Building an incident response strategy in 2024

An abstract CGI image of red, blue, white, and purple layers representing an organization's cyber incident response strategy.
(Image credit: Getty Images)

At a time when cyber attacks are a matter of fact, every business needs a solid and up-to-date incident response strategy. Having stellar incident response plans in place allows firms to respond promptly, communicate with relevant stakeholders, and ensure regulatory requirements are met.

A decent strategy can also help to limit the damage to reputation when a cyber attack hits. Ultimately, this will help to reduce the costs of a breach.

But incident response is changing. With a changing threat landscape and technology such as AI posing its own threats, leaders must develop as watertight an incident response strategy as they can, even as they face budgetary pressures.

Incident response strategy: Steps to success

Previously, incident response aimed to address threats at the organizational boundary. However, as the lines between internal and external environments have blurred, strategies need to adapt, says Ridley. “With the increasing adoption of cloud services in various business operations, the traditional concept of a well-defined perimeter has become obsolete,” he says. 

Yet experts agree there is no “one-size-fits-all” approach to preparing an incident response strategy policy. Key components include defined terms to explain what commonly used words and phrases mean, says Sarah Pearce, partner at Hunton Andrews and Kurth.

This could include rules covering specific kinds of incidents, or defining personal data and an escalation process and requirements, she says. 

At the same time, firms need to understand regulatory obligations, says Adam Harrison, managing director at FTI Consulting’s cyber security practice. “It is essential to have compliance obligations identified in advance, particularly as many have strict reporting requirements with tight deadlines.”

Regulation needs to be considered by industry and geography. For organizations operating or serving customers in the EU, compliance with the General Data Protection Regulation (GDPR) is crucial, especially when handling personal data breaches and reporting to local relevant authorities, Harrison says.

For example, in the UK, the Information Commissioner’s Office (ICO) requires companies to notify of a data breach no later than 72 hours after becoming aware of it.

In addition, Harrison highlights the role of insurance. “Cyber insurance, for organizations who have it, can play a significant role during an incident. Knowing how and when to engage an insurer and being aware of what assistance they may be able to provide is often overlooked.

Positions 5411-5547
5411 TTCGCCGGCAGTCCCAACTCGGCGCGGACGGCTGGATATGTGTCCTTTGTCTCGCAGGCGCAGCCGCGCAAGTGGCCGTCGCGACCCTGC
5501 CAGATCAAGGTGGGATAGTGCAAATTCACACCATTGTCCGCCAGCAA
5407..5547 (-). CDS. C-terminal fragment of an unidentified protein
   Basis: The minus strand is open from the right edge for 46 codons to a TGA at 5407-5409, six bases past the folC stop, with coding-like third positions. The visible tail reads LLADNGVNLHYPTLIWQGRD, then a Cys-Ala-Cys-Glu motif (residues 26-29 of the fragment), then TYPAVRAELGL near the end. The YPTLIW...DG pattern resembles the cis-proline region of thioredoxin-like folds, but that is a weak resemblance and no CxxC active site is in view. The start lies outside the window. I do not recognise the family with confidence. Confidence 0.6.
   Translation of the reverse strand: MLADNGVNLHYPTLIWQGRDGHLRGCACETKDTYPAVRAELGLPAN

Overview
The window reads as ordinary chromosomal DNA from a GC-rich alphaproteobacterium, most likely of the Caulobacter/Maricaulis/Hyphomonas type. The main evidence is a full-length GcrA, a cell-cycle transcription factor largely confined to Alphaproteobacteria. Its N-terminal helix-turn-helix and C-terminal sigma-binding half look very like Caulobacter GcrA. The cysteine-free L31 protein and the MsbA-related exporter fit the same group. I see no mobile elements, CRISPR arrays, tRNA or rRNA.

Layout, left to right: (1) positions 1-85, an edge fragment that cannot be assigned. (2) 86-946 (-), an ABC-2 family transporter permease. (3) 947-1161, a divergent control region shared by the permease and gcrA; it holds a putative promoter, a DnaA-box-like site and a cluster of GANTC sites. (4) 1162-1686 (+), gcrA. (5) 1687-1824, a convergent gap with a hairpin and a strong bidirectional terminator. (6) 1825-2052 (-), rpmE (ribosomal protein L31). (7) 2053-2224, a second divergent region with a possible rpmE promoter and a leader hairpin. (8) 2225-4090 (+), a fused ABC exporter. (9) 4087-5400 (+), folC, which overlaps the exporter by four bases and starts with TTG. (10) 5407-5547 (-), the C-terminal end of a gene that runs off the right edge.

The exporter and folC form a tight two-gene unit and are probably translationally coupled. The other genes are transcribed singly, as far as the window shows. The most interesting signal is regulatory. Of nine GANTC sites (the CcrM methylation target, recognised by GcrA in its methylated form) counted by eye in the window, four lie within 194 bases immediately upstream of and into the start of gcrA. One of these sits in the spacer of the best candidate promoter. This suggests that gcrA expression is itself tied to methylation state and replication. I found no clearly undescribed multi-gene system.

Meanwhile, communication is a key part of incident response, says Jeff Watkins, chief product and technology officer at xDesign. “To team members, to HR, to your clients and their customers, and to regulatory bodies such as the ICO. How you frame this will greatly affect the trust in your organization and, done well, you won’t end up in the news for the wrong kinds of reasons.”

Incident response strategy: The good and the bad

Without the right incident response strategy, cyber attacks can snowball into larger incidents, regulatory requirements can be missed, and reputations can be seriously damaged.

You only have to look at past cyber attacks to see the benefits of stellar incident response. The 2015 TalkTalk breach is probably the most publicized example of a badly executed incident response plan in the UK, says Bharat Mistry, UK and Ireland technical director at Trend Micro. “The internet service provider (ISP) took several days to disclose a breach, communicated inadequately with crucial details missing, and its leaders downplayed the severity of the attack.”

Another, more recent example of poor incident response is the LastPass breach, first disclosed in August 2022, says Philip Ridley, head of security response at Adarma. “The initial notification was announced as a minor incident confined to the application development environment. However, by December, the true extent of the breach had spread to include company names, email addresses, billing information, and more.”

US telecoms firm AT&T ran a poor incident response when it was hacked, says Vanessa Horton, cyber incident responder at GRCI Law. “It suffered a data breach in 2021 but didn’t admit this until very recently.”